I had no clue, because it was actually Touchstone that told me, and like many other’s when Touchstone is doing its job (which is infrequently because I am always running the least stable and most experimental version available) I couldn’t care less about the “source”. I don’t feel I NEED to know. I replied “I don’t know, umm, prolly Reuters?”

This got me thinking. Does the source matter? How and more importantly should Touchstone suggest new sources of information to you over time? Where does Touchstone stop being a personal relevancy engine and start being a personal recommendation system? Should it start tracking new sources with or without your permission?

The Googlefly Effect (or Google Farts and the World Pays Attention)

Cross-posted from the Particls blog.

Disparity seems to be trailing Google like bad smell these days. I’m not sure if it’s just “tall poppy syndrome” and the recent acts by Google are mere coincidence, but I am not so sure anymore.

As Google has grown comfortable as the powerhouse of Bubble 2.0 throwing away the mantra of early 21st century corporate-political philosophy of: Trust me, I’m [Google] [the president] [your local utility company]; replacing it with a form of commemorative inscription where they have to specifically remind themselves to be nice! Are they succumbing to the weak-ass corruption at the top of the service industry “food chain”?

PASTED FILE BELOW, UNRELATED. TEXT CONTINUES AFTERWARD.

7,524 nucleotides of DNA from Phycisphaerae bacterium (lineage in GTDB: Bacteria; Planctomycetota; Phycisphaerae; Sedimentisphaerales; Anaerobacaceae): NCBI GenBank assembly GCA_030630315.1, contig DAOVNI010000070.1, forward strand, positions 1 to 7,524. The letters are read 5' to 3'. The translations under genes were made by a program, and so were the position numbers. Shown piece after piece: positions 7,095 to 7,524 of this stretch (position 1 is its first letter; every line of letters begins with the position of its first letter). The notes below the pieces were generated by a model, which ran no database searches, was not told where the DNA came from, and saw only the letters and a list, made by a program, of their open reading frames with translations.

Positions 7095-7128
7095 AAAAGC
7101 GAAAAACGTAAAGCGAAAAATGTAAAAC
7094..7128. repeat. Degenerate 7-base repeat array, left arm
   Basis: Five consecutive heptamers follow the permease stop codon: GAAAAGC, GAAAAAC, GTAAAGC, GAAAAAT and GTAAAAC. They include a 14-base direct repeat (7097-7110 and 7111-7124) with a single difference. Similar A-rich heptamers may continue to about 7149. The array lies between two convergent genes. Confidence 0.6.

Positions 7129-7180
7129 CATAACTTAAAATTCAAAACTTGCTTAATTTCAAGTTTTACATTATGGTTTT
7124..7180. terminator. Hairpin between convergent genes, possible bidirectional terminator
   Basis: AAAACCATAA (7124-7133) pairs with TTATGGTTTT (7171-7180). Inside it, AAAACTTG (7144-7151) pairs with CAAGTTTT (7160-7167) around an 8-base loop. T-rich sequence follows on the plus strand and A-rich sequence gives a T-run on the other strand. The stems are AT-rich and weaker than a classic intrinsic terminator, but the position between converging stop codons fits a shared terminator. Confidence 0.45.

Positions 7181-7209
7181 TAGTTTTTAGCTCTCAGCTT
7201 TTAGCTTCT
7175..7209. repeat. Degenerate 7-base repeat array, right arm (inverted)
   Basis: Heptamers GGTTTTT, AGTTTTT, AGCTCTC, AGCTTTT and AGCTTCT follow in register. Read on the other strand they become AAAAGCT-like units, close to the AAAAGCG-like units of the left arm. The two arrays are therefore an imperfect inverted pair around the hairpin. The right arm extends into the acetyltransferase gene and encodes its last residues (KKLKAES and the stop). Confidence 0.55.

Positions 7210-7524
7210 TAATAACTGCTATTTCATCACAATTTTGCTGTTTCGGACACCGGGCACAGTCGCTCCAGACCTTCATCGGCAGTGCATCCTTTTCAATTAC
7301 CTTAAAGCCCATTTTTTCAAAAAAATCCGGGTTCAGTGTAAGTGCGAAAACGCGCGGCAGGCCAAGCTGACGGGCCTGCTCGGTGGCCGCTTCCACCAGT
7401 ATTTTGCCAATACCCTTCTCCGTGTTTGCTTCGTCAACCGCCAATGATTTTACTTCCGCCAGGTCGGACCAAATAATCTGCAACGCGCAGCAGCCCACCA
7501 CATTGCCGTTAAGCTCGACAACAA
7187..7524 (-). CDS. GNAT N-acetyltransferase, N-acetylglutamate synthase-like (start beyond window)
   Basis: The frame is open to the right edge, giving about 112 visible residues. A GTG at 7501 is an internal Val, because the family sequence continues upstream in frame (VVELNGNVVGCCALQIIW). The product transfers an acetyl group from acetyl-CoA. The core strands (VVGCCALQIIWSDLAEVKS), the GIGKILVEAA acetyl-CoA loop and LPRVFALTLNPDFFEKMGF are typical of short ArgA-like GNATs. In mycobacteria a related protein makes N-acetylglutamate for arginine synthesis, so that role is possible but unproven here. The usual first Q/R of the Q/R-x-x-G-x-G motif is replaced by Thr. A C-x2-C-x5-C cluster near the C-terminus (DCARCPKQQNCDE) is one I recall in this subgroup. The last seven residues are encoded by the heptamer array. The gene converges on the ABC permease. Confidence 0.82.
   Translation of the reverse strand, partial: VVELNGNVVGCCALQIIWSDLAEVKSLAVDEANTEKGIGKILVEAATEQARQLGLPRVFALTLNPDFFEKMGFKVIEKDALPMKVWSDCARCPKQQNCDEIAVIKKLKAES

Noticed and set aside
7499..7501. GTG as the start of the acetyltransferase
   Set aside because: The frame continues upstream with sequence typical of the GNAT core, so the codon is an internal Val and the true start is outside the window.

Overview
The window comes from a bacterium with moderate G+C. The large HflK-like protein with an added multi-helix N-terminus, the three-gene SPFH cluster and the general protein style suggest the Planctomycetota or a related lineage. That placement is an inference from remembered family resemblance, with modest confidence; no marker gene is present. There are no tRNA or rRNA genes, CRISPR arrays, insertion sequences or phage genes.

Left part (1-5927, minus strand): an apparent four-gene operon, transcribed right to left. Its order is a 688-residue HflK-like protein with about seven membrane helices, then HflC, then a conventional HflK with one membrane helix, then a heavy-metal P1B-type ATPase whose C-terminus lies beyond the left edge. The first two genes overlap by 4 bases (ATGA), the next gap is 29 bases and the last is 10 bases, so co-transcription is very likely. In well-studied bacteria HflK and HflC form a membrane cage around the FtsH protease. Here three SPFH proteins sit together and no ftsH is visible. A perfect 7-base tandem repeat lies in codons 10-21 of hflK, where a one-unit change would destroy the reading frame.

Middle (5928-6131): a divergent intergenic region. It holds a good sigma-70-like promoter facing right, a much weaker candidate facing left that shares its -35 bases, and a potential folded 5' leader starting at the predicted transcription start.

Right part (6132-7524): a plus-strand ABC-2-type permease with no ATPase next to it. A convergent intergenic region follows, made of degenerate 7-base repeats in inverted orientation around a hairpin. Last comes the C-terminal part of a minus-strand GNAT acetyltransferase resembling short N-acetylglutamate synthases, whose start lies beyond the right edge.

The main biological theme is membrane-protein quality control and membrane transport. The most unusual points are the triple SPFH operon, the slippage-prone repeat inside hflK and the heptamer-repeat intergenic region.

I personally am tired of how much clout they have, and while I do recognise their place in the IT world, it’s getting tiring, that every time Google Farts it’s a headline!

As a founder of a start-up, and knowing many other people with their own start-ups, it means it’s even harder to get traction and cut through the noise. Breaking down the two biggest barriers for young [self-funded] startups, Mr. Apathy and Mrs. Ignorance. This wouldn’t be so bad on its own, save the latest piles of crap to leave the [Google] Campus, like Google Talk, Google Video, Google Docs & Spreadsheets to name a few. In fact, I would go so far as to say the only good things (outside search and ad networking) Google owns have been outside acquisitions. Overall their latest products have been sub-standard, uninspiring and have diminished the effect of others doing a same (and probably better) job.

I guess all this “Google Bashing” could be a good thing though, it was getting old hating Microsoft all the time 😉


Cross-posted from the Particls blog.

Today (hopefully) will mark a milestone in the life of Touchstone. While Chris is in the States, talking with many of the people we’ve been engaged in conversation with since we started, I have been passed the helm of our Australian Operation in his absence, and prepping a build for tonight, which I *hope* will become our first Beta build.

With the Touchstone Team growing, we have surrounded ourselves in positive, interesting people passionate about what Touchstone is all about. This positive drive, has been accelerating the momentum of Touchstone and has given us the ability to produce a build which is far superior then anything we have previously produced.